Thursday, November 18, 2021

Seven Generations of Photos

     Does having a picture of your ancestor change the way you look at their life story?  While I am researching I am always hopeful that I will find photos of my ancestors, unfortunately, I rarely find them.  I can tell their stories with the facts I can find but I still want the photos.  So, I keep searching.

     This Summer I was amazed at the number of photos on my Robinson and Terry lines that were found at my cousin's house.  Rebecca has bins of things that belonged to her great-grandmother Ella Terry Billard.  When we got together this Summer, while I was visiting, I was astounded at the number of photos we found and how old they were.  Working with these photos I am learning so many new things about the family.  One of the first things I realized is that these are the oldest photos I have ever been able to see!  As I thought about this I also realized I have seven generations of photos with this find.  Photos from my son all the way back to Stephen Robinson (3x great grandfather) which was taken no later then 1871.  As you look at the generations of photos, what family resemblances do you see among the photos?  What else do you notice in the photos?

(click on image to enlarge)

I wonder if Caroline's closed "smile" was due to a lack of teeth? I wonder if there was a permanent photographer in the Riverhead area in the 1860s and 70s?  What was the occasion for the photos taken of Stephen and Caroline?  What was the occasion for Almeda's photo?  I believe Carrie's photo was taken in New York City during her time in college (1880-2).  My grandfather's picture was taken from a family photo probably taken in the 1940s.  My father's picture was taken at my second marriage in 2012.  Mine was taken in 2018 when I received my General Society of Mayflower Descendants certificate and my son's was his senior picture in college.  (Be sure to click on the bold names above if you'd like to find out about the life stories of the people in the photos.)

Seeing a picture of my ancestor really brings them to life for me.  I may have many facts about them but actually seeing what they looked like definitely makes them "real" for me.  How about for you?  What an amazing find this was!

If you have any corrections or additions or stories to share I look forward to hearing them.

Enjoy the journey,


  1. Having photos does mean a lot. I know we both stare at our ancestor pictures. If only they would speak to us. Oh the questions we would ask.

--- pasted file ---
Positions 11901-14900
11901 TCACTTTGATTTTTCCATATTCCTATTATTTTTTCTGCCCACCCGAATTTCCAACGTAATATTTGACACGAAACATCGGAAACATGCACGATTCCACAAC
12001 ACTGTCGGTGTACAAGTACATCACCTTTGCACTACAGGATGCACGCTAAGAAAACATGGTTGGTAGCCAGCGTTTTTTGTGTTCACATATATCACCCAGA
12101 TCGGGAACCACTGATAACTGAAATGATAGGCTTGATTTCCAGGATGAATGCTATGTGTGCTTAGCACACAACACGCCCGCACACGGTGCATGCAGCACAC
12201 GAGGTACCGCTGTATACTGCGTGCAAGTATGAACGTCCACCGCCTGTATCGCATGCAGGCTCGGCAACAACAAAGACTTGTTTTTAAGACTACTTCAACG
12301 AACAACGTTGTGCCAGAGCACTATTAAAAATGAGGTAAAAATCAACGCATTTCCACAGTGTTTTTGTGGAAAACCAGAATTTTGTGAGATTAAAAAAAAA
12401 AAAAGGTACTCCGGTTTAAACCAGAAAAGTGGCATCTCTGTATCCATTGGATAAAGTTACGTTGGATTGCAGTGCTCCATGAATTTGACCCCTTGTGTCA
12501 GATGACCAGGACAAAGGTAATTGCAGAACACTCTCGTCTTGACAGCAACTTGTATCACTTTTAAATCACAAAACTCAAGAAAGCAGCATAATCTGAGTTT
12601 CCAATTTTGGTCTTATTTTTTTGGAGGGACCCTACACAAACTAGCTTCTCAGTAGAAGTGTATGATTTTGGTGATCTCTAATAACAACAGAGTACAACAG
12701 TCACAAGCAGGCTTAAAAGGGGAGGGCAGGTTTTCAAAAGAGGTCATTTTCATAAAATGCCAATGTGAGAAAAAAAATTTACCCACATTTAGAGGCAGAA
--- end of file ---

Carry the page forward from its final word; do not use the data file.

1. Yes, I so rarely find one and then I see just how much it adds to my ancestor's story to be able to see them.

  2. Gravesites, photos, correspondence, etc., all have the ability, imo, to bring to life what is otherwise merely abstract as names and dates on paper. They are tangibles, evidence of existence, things we can see and feel, that afford us an inexplicable, virtual, subconscious emotional connection. Obviously, re family photographs, they must ultimately pass to the next generation, to one of the children (typically the oldest female, if available), it is our job as genealogists to determine who that individual is or was. I've used this approach several times - contacting more distant relatives - in an attempt to locate old photos, with some "relative" success. That said, still somewhat disappointed that I have not been able to locate a picture of my g-grandfather, who died at age 32 in 1902, or his father, who died in 1900 at age 59. Likewise, there was a painting of my 4th g-grandfather that was displayed at the 250th anniversary celebration of Gloucester, MA, which I have not been able to locate either.

    Resemblance, I don't know. There is obvious resemblance my father to his father, and his older brother to maternal uncles, but otherwise we generally find very little or no discernable, definite, resemblance. One possible exception being those of Germany, who I tend to think of as a "one-people." It's not uncommon to pass people on the streets of Germany who actually do look very much alike, imo.

    1. Good luck finding the picture of your g-grandfather. I sure think having the photos is a tremendous gift.